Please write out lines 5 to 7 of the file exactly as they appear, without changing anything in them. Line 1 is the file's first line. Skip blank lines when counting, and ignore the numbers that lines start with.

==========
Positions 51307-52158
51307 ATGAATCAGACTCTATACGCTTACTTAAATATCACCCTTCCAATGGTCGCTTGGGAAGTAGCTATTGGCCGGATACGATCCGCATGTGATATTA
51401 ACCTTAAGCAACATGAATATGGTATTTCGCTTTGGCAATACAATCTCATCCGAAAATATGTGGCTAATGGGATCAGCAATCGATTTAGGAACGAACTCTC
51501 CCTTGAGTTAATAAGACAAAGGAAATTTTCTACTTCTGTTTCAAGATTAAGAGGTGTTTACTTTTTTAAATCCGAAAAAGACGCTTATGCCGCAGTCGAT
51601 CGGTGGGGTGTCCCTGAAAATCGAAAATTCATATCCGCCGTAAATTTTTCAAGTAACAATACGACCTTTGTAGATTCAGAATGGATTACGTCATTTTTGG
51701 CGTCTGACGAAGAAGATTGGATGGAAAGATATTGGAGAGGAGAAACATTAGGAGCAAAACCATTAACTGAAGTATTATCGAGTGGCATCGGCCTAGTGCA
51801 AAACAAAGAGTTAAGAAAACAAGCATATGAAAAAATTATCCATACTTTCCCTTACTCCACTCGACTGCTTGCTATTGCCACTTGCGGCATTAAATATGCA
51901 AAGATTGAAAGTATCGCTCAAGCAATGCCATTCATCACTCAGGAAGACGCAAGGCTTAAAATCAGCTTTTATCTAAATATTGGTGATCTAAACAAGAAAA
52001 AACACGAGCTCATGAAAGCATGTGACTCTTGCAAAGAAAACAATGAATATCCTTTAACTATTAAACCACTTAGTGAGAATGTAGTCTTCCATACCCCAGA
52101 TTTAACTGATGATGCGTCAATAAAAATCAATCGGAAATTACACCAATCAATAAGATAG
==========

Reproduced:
51601 CGGTGGGGTGTCCCTGAAAATCGAAAATTCATATCCGCCGTAAATTTTTCAAGTAACAATACGACCTTTGTAGATTCAGAATGGATTACGTCATTTTTGG
51701 CGTCTGACGAAGAAGATTGGATGGAAAGATATTGGAGAGGAGAAACATTAGGAGCAAAACCATTAACTGAAGTATTATCGAGTGGCATCGGCCTAGTGCA
51801 AAACAAAGAGTTAAGAAAACAAGCATATGAAAAAATTATCCATACTTTCCCTTACTCCACTCGACTGCTTGCTATTGCCACTTGCGGCATTAAATATGCA